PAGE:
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Weekly Commentary Letter 8.5.19
Tariffs strike again.
The Federal Open Market Committee completed what it called ‘a mid-cycle adjustment’ with a quarter-point rate cut last week. Some investors were unhappy when Fed officials implied there would not be another reduction this year. They’d been hoping for at least one, reported Barron’s.1
Despite the disappointment, investors settled and U.S. stock markets rallied on Thursday.2
Then, like a movie villain that just won’t die, U.S. import taxes – a.k.a. tariffs – reared their ugly heads and wiped out the week’s gains. Barron’s explained:2
“By midday on Thursday, the stock market had all but recouped its losses in the wake of the Federal Reserve’s policy meeting the previous day. That’s when President Donald Trump announced that he will impose a 10 percent levy on an additional $300 billion of Chinese goods on September 1. The shock sent stocks underwater and resulted in this year’s worst week for the S&P 500 index and the Nasdaq Composite, which slid 3.1 percent and 3.92 percent, respectively. The Dow got off with just a 2.6 percent nick. For the broad U.S. stock market, the paper loss was about $1.1 trillion, according to Wilshire Associates.”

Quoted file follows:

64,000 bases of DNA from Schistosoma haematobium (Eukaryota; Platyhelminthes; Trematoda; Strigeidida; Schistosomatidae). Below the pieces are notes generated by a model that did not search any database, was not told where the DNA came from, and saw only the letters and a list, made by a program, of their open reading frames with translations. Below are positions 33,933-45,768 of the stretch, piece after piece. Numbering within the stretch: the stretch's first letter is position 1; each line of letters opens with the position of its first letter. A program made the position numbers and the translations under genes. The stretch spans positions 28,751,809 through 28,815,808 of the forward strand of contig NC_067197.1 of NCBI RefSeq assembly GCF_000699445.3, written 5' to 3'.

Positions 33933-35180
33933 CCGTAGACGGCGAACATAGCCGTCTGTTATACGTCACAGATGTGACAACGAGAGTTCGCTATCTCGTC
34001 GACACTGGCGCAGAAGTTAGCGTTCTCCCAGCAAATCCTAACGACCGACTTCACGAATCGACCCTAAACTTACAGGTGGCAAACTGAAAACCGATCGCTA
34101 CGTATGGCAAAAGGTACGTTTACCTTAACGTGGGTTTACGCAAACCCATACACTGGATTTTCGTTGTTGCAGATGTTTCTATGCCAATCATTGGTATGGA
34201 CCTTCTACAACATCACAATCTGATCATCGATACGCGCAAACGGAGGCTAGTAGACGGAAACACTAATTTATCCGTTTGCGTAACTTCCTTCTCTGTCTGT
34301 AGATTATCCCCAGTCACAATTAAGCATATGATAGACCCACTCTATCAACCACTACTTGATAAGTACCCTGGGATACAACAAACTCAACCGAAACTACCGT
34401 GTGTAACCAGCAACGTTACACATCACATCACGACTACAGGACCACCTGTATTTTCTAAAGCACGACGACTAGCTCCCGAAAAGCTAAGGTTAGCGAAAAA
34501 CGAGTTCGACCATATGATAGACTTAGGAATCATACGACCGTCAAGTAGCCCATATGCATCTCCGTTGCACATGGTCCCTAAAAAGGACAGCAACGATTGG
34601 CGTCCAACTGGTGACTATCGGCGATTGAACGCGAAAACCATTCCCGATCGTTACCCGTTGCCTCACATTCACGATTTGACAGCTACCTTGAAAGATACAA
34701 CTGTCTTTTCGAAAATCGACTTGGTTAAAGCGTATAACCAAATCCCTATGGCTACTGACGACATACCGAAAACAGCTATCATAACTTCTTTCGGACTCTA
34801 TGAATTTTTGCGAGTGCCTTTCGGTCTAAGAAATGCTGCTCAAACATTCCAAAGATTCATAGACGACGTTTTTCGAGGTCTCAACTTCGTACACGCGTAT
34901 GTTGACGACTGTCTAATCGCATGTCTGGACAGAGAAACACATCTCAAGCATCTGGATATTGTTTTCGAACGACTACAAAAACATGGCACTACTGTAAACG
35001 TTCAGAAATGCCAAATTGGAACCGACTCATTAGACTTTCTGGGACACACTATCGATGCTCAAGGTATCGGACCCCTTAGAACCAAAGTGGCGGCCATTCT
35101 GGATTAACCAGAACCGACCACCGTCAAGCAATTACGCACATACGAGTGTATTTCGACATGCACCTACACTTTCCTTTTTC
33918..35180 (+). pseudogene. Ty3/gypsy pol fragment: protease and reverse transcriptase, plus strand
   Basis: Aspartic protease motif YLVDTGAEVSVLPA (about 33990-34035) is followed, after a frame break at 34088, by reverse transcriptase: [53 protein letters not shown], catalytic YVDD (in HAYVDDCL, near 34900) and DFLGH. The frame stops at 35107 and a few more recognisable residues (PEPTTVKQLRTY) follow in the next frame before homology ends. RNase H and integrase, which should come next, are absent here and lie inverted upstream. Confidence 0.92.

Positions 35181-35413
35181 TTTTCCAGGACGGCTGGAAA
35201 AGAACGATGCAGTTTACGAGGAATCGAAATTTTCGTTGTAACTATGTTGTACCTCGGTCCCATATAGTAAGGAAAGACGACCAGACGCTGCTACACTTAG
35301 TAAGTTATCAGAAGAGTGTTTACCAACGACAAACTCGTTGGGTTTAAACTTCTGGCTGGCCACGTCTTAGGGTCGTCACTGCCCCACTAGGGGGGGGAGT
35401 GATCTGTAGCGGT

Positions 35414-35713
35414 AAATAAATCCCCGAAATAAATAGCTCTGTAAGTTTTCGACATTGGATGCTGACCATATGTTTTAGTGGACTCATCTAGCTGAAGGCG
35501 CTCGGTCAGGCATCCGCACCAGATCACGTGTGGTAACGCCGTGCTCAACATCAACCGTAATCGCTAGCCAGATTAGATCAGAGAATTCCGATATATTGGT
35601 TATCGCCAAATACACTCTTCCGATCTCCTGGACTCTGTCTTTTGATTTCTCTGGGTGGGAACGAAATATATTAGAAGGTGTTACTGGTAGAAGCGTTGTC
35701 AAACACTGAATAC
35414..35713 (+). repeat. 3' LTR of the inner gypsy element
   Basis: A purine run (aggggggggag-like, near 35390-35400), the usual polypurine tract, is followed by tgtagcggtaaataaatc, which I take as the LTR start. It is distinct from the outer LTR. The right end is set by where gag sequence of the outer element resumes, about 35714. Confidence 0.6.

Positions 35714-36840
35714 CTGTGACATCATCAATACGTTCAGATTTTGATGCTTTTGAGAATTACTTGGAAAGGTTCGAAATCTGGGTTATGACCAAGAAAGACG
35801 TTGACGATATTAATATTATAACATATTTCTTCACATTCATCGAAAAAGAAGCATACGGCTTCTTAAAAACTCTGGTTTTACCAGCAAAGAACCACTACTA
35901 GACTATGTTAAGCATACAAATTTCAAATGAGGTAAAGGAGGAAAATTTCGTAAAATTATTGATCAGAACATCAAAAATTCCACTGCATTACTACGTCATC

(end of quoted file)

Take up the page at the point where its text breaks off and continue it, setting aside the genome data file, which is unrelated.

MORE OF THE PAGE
Tariffs have pummeled U.S. and Chinese economies for months. Early estimates suggest imports from China to the United States fell by 12.6 percent from June 2018 to June 2019, while exports from the United States to China fell by 16.8 percent during the same period, according to a source cited by Barron’s.2
Bond investors were jolted by the tariff announcement, too. The yield on 10-year U.S. Treasury notes dropped from 2.1 percent last week to 1.9 percent, reported MarketWatch. In Germany, all maturities of government bonds are offering negative yields.3, 4
In the face-off between rate cuts and tariffs, tariffs may prove to have a greater impact.2
S&P 500, Dow Jones Global ex-US, Gold, Bloomberg Commodity Index returns exclude reinvested dividends (gold does not pay a dividend) and the three-, five-, and 10-year returns are annualized; and the 10-year Treasury Note is simply the yield at the close of the day on each of the historical time periods.
Sources: Yahoo! Finance, MarketWatch, djindexes.com, London Bullion Market Association.
Past performance is no guarantee of future results. Indices are unmanaged and cannot be invested into directly. N/A means not applicable.
DOES FLYING TRIGGER YOUR LIZARD BRAIN? Flight attendants and frequent fliers have some crazy stories to tell. Lets Fly Cheaper, Business Insider, and Point Me To The Plane reported on some of the strange things flight attendants have experienced, including: